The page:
An Acquired Taste

Nathan Filbrandt

Here’s a great example of how our subconscious tells us a story. First, one aspect of Jeanne offers another aspect of Jeane something new and strong – and it’s rejected. Then the story shifts, and she is shown that she can’t go back to where she used to “live,” she has to move on. That’s how inner guidance in a dream works: we have a type of self-surveillance, and then recommendations are made on how to proceed. (At the end of this post there are instructions and a link to download this recording to your computer.)

Jeane: Well I had this dream that I was doing fine remembering until a scene in the dream where the guy I’m with suddenly starts eating some cheese. And it’s such pungent cheese, and he wants me to eat it, too, and it has such a sharp taste, and it’s pungent and has this sharp taste that I dislike it so much. I mean, I don’t want to eat it at all, let alone even smell it.

But it’s almost like that takes over, like sends everything else out of my mind because I know somewhere in the complex where we live I know that there’s some milder cheese. And so then I started thinking about the milder cheese, you know one that doesn’t smell and has a nice mild taste and I’m thinking that’s what I should eat – and whoever I’m with should eat. Not necessarily the guy, I guess he likes that pungent cheese.

But my other impression of the dream is that I’m in a complex that’s almost like a home and an apartment both, and on one level is a unit. I’ve been in this building before and I know that in one level is a unit that’s kind of unusually shaped with some old furniture. And sometimes roommates or other people will live there and it’s actually quite nice.

But it seems like that’s something that was in the past now, that’s blocked off to me, that wherever I’m going to live in whatever section of the building I’ll live in that it’s going to be a different section, or I’m going to have to move on to a new building. That it just feels like something where in the past I could have made it work. It’s not really suitable anymore. That’s the best I can do.

John: So the second part of the dream has to do with you letting go of something that’s a kind of familiarity or recognition that you can take and contend with as a memory, as a patterned synaptic memory, in terms of how it is that you could organize or orchestrate the unfoldment of your life.

The first dream does something about what is known as loudness in which you’re given two contrasting aspects of it, one that has an effect that is so, well, as you use the word pungent or direct, that you take it in as presented to you, like in your case presented by your boyfriend or something. You are able to take it in, and you like being able to take that in, but it does push you to some limits.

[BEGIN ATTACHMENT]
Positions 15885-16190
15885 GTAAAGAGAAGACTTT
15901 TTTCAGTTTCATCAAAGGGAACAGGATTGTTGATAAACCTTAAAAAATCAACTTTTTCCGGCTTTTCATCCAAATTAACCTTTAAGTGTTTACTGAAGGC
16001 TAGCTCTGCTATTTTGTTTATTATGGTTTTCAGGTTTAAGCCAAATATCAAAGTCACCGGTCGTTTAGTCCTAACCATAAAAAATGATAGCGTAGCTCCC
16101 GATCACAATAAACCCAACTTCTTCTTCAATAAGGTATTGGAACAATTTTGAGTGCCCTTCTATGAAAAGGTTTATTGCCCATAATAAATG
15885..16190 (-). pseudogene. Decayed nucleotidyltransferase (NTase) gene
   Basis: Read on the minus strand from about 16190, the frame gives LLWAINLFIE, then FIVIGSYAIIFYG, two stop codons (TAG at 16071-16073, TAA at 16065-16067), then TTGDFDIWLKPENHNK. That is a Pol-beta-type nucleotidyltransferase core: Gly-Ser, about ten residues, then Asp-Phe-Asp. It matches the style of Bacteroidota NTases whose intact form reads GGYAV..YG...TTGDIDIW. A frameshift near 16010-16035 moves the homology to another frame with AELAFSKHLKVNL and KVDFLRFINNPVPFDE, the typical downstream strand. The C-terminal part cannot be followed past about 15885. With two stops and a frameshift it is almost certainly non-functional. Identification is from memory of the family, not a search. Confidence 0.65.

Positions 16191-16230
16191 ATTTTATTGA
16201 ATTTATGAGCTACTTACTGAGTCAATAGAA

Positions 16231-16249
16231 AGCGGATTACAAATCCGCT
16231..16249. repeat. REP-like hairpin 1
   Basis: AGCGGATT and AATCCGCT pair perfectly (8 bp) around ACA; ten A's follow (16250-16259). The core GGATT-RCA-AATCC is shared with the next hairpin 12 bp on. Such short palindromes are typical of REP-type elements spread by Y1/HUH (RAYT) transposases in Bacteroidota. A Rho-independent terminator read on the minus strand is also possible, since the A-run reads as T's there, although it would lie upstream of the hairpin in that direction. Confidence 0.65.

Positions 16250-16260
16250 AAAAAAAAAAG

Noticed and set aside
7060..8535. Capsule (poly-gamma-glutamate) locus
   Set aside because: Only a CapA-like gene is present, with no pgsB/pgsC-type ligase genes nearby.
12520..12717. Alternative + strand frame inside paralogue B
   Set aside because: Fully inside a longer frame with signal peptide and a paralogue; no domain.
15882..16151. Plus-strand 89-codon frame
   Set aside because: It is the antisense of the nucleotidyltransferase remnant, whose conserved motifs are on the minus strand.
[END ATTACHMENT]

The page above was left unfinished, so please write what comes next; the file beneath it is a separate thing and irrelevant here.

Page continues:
And so even in that you’re looking around for something that’s milder, in other words, something that’s milder that you can enjoy, share, and live. This has this reverse element in the dream in that you don’t realize that being presented with the pungent cheese that stands out, that has an acquired taste, you don’t realize that that signifies something in terms of an unfoldment on the other side that is being teased. In other words, there’s more to this, but that’s an outer event but it has an inner ramification behind it.

The second aspect of the dream takes the mild cheese approach. The floor that you used to be able to live in is the past. The choice that you are making to wanting to take and go to the mild cheese is like going back to a past conditioning. You found that you kind of like the pungent or sharp-type cheese.

Jeane: I don’t like it.

John: Well, a part of you kind of liked it, but you still made a choice to go to the mild cheese. You’re meant to be able to go to that which you would like with an acquired taste, and you may fight that, but you can’t stay in the apartment that you’re familiar with in the past, even though you kind of would like to because there’s easy memories there – but you can’t stay there. You’re being pushed away.

This is how these two correlate. but what’s important is, what’s effecting you is that you’re having to adopt or take on a way of being with a fullness of yourself that is able to recognize, receive, hear, take in, share, intertwine with that wholeness that you’re able to take on when you get out of the way of usual patterns and motifs. If you can do that, then you will find that you have an acquired taste, so to speak, to a whole other language.

And so what is this whole other language, because I had to ponder this, too? What is this whole other language? Well, rather than describe that whole other language at this point, I’ll tell you my way of fumbling with the same kind of aspect of dreaming, and then this whole other language will explain both of them.

To download this file, Right Click (for PCs) or Control Click (for Macs) and Save: An Acquired Taste

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